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How a Burner Management System Works

Reigniting Burner Management Systems – An Oilfield Tale

Imagine this scenario. You are a pumper making routine visits to your assigned well sites. While on location, you discover that the pilot flame on a heater treater is not lit. The tried-and-true technique for reigniting a pilot flame is to tie a fuel-soaked rag to a stick or pole, light it on fire, stick it into the fire tube, and light the pilot.

The problem is there is no way for you to know how long supply gas has been flowing into the fire tube. The one thing that you do know, however, is that the pilot needs to be reignited, to get the separator back online and stop the venting of fugitive methane emissions.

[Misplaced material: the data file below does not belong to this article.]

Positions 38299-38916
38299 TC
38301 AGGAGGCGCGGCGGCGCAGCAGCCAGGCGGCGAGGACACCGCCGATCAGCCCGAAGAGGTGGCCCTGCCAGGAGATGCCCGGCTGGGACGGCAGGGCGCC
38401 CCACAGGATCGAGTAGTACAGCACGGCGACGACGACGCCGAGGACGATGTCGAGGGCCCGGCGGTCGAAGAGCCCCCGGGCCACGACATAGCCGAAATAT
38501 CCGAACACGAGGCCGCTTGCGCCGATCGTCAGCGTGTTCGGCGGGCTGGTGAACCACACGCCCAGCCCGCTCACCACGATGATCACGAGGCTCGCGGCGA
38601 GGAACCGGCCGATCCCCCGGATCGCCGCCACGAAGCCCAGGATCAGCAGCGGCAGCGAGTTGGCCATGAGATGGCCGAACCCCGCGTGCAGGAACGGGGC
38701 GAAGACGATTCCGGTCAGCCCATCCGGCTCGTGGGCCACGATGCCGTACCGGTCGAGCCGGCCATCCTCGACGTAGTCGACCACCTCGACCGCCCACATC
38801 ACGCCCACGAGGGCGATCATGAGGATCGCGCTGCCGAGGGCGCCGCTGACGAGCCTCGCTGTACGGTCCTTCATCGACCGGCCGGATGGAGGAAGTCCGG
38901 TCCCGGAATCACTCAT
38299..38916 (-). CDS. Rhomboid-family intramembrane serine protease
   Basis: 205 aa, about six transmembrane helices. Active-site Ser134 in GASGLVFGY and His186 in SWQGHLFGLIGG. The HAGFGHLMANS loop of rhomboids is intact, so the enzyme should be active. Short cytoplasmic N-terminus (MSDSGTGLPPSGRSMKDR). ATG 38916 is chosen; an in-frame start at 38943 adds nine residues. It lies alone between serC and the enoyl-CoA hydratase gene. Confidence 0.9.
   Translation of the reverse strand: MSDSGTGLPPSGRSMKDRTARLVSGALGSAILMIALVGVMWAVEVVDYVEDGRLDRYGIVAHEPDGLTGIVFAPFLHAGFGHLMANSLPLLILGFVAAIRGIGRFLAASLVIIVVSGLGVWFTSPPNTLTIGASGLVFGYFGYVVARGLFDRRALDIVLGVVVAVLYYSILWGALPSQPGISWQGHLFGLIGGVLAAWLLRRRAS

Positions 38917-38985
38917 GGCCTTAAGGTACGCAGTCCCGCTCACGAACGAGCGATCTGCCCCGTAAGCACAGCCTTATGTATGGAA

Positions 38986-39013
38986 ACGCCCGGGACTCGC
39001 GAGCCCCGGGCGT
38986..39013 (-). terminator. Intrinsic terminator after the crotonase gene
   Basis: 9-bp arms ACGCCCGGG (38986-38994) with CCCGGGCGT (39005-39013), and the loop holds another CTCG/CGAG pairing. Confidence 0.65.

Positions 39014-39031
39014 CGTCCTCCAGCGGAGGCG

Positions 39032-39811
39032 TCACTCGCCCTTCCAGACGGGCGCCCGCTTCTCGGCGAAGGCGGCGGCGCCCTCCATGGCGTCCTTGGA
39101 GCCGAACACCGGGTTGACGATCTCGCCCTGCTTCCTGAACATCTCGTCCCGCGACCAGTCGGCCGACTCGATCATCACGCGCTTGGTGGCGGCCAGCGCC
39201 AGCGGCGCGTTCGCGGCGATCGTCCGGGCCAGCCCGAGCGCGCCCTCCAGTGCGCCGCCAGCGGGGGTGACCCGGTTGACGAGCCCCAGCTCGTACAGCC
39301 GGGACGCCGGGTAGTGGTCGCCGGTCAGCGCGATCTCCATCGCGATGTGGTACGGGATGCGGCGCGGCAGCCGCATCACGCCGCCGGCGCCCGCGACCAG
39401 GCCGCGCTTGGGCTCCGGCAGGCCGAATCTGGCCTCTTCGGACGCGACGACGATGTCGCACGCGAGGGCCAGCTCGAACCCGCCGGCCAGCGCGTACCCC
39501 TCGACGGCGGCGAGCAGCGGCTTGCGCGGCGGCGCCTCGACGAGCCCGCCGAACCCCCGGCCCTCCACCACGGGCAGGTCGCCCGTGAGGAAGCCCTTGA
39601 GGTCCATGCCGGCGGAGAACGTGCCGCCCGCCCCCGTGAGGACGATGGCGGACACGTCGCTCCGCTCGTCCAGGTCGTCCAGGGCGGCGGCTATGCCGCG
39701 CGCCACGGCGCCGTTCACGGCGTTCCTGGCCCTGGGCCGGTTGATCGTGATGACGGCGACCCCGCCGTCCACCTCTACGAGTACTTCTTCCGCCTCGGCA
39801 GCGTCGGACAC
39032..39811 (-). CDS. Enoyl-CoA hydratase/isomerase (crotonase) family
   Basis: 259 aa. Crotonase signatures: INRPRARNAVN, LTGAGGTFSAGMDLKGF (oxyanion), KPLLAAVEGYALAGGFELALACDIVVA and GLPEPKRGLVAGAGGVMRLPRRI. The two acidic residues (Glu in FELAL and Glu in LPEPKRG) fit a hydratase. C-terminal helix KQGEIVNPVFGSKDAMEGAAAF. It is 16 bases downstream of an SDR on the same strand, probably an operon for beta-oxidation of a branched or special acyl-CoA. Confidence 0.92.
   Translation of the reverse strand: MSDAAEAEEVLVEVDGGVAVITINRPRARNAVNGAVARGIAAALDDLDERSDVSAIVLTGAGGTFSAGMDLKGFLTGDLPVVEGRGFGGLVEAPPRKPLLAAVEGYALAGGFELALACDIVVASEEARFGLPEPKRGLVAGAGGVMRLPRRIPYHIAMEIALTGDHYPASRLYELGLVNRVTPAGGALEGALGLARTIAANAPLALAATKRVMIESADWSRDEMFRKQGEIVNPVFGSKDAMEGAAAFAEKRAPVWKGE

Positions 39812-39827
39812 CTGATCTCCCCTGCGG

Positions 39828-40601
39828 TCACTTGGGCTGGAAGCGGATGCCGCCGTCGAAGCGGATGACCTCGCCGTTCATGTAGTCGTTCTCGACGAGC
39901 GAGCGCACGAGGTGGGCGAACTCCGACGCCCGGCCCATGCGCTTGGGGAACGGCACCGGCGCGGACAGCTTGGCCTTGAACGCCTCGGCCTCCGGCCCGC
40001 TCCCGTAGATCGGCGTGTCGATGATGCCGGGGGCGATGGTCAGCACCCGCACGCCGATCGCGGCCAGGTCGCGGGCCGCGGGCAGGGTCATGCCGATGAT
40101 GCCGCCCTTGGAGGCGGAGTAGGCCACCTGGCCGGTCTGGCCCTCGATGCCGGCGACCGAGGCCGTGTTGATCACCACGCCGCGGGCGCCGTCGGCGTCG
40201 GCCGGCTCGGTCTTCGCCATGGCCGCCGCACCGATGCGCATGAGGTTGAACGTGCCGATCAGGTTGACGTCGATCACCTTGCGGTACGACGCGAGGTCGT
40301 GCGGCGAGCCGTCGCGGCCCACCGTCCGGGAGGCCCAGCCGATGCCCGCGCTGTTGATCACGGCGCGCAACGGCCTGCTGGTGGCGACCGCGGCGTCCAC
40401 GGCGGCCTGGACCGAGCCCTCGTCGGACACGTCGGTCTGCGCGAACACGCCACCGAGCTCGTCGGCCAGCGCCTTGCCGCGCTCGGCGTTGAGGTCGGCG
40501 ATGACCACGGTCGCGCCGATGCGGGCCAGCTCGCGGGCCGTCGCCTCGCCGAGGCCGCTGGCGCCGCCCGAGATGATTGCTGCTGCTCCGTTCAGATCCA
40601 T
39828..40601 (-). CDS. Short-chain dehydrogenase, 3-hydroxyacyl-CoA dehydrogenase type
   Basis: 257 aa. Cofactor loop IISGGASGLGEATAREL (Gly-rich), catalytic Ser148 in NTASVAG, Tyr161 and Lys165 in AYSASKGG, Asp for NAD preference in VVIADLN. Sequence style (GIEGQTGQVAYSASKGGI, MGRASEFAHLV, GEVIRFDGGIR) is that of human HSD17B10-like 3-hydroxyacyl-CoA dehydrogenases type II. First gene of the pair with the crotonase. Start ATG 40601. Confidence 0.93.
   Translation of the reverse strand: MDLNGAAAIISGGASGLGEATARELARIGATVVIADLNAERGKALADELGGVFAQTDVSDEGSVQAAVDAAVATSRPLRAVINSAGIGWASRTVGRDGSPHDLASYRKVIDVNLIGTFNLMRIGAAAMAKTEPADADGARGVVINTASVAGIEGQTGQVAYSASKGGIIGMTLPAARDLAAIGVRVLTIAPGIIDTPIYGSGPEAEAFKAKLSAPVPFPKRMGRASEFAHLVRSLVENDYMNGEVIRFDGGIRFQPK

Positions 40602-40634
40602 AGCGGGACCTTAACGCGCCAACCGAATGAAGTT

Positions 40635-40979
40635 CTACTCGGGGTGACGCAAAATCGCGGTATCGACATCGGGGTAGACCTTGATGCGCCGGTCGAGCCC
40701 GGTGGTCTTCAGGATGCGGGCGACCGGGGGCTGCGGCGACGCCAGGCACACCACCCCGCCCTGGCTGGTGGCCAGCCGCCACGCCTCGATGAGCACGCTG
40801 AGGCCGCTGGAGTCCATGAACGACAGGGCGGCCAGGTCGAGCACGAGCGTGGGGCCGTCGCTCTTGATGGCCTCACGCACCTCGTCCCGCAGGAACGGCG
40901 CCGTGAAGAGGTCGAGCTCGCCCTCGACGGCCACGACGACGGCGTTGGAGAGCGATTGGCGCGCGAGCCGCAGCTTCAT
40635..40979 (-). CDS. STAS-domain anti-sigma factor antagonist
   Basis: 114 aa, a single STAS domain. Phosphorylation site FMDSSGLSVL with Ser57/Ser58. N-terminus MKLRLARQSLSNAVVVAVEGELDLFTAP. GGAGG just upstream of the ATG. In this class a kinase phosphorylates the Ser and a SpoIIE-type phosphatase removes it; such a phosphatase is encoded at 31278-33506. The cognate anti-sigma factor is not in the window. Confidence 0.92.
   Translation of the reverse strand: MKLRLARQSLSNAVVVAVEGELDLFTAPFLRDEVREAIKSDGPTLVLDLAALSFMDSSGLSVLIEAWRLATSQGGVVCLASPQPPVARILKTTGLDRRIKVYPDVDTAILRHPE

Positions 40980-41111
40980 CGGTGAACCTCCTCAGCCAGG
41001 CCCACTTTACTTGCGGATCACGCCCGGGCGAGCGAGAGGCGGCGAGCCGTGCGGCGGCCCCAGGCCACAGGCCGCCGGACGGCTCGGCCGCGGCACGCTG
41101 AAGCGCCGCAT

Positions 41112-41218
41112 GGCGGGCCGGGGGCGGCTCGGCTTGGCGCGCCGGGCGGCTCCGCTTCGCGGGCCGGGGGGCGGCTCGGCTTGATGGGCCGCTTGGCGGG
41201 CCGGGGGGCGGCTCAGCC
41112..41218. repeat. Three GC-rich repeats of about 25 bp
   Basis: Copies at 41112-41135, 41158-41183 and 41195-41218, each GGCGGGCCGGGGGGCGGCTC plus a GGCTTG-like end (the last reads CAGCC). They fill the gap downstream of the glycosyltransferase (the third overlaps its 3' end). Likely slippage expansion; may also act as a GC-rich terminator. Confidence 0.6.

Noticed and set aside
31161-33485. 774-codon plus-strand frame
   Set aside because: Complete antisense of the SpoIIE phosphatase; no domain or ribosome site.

To fix the problem, you take a pole from the back of your pickup, tie an oily rag around it, and light it. Just you before you push the burning rag into the tube, you pause to consider how long the pilot has been out and how much gas may have accumulated in the fire tube. Did it go out just as you approached the well site, or has fuel gas been flowing into the fire tube for several hours creating a significant combustion source? A valve upstream of the heater treater may have been left open by someone else earlier in the day, or you may have been distracted by a phone call. You wince at the risk of a flash back explosion and the potential for injury, or worse.